Following a busy 2021, Landsea rang in the new year with the acquisition of Orlando, Florida-based Hanover Family Builders, the culmination of a process dating back nearly four years. Forsum made contact with the Orosz family when he joined Landsea in 2016, but the family was not yet ready to think about a change in ownership. After proving itself in the marketplaces it was operating in, Landsea returned to discussions with Hanover Family Builders and ultimately completed the acquisition.

“They brought a multitude of talents and skills, but most importantly a real knowledge of the business and a real drive and an understanding of their local markets in Orlando,” Forsum says. “They have a high level of execution of volume-type building, which is essential in our acquisitions. And we loved the price points in which they were delivering and will continue to deliver.”

Landsea’s expansion and sustained growth has come while the home building industry is experiencing unprecedented challenges, including supply chain delays, inflation, and material sourcing issues. While the company is relatively small in size compared with competitors in the market, Forsum says it has been able to out-punch its weight in its markets while also growing its business.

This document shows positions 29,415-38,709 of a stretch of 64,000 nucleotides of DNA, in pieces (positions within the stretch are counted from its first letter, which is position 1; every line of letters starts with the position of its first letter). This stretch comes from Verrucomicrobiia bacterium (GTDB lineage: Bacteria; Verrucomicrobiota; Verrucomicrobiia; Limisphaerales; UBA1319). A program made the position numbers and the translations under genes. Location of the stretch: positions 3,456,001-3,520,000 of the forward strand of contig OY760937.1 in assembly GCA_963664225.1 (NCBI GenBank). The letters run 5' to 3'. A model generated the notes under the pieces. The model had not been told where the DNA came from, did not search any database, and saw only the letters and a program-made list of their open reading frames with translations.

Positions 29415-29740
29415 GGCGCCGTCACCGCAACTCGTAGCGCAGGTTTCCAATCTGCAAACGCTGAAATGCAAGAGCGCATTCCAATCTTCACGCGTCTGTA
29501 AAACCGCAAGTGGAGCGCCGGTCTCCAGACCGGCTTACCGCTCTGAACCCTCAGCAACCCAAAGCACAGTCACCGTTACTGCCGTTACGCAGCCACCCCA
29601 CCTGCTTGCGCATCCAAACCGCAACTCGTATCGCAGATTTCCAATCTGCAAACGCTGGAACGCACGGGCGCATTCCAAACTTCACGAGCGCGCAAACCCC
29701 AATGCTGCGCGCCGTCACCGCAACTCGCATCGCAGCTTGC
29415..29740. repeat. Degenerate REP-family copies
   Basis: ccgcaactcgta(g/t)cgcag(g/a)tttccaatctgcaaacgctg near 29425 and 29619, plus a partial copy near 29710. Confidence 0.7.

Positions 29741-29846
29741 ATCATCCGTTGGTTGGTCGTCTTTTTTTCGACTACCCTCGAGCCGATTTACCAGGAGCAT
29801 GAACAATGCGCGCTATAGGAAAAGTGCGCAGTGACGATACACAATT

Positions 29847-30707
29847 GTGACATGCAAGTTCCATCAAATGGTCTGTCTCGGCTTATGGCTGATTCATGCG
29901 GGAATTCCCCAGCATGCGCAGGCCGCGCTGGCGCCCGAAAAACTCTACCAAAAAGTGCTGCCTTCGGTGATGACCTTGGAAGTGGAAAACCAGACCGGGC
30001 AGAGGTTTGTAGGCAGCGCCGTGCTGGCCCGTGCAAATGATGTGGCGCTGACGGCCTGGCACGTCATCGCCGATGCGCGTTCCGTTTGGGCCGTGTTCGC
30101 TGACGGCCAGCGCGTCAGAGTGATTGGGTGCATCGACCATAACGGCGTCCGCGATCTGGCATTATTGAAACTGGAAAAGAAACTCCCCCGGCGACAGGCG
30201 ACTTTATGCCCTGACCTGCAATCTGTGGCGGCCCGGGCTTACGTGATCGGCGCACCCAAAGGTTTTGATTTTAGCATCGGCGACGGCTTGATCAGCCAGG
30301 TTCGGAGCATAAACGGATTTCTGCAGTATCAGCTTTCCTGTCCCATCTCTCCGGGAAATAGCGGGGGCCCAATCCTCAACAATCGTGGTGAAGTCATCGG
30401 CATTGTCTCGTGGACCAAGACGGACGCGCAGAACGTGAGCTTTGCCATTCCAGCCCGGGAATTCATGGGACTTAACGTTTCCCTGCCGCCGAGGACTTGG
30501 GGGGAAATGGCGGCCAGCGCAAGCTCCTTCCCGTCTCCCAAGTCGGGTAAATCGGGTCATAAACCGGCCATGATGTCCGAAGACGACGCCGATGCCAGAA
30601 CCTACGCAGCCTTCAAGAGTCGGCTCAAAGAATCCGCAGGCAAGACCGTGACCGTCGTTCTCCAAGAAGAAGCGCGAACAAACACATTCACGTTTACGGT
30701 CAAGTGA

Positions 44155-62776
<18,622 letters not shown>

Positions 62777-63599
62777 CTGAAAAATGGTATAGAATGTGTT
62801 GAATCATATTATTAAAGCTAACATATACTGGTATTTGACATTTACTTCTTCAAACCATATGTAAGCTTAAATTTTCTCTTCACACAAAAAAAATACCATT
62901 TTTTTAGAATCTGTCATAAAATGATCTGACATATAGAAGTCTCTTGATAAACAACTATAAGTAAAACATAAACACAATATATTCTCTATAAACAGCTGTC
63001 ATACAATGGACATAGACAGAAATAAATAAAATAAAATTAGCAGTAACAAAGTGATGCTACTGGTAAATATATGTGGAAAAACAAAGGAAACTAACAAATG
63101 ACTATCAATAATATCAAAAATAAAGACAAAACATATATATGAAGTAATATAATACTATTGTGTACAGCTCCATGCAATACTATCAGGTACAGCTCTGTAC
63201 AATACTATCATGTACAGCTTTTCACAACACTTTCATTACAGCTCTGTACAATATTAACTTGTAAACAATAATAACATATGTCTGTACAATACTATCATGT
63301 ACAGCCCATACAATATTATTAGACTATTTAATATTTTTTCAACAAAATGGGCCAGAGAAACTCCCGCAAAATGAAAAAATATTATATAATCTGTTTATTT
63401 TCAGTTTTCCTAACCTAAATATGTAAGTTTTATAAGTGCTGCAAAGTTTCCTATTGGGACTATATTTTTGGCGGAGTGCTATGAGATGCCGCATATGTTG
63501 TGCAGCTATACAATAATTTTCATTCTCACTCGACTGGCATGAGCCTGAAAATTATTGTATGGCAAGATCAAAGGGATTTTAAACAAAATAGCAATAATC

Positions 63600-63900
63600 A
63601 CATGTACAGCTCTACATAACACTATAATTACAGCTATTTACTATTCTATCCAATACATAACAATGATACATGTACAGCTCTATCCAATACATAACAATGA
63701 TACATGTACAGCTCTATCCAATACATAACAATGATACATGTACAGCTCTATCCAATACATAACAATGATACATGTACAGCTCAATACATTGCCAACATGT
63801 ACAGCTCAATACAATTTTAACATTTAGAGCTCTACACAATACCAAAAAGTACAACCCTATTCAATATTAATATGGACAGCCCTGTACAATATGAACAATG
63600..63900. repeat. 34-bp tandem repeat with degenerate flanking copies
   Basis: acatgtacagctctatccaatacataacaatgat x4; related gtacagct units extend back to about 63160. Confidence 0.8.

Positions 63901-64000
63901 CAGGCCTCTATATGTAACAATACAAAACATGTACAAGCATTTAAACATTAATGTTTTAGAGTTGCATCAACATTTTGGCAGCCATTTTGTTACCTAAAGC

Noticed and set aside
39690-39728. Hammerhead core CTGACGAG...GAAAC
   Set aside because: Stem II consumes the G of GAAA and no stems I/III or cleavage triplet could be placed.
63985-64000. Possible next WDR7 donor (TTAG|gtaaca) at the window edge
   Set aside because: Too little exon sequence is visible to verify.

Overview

“We didn’t flinch in the face of the challenges [in 2021]; we have continued to grow exponentially, and I think that’s the type of company that we are,” Forsum says. “We rise to the moment, we look for solutions, and we’re there for our customers. When we make commitments, we make sure we do everything we can to get those homes closed in a timely manner.”

Right-Sizing Growth

While life as a public company has seen Landsea expand at a seemingly rapid pace, Ho says the company remains focused on scaling at a manageable pace while remaining fiscally disciplined. The company remains focused on markets with strong demographics and housing demand and where Landsea leadership has previous experience. The combination of market factors and familiarity ensures the company has the foundation to succeed and grow in the markets it selects.

“Scale is not better. Better is better,” Ho says. “Obviously it’s great to build the business and get scale, and there is a minimum level of scale efficiency you have to achieve. If you look at our business and the way that we’ve grown, we’re not scattered. We concentrate our capital on the markets where we think we can be very successful.”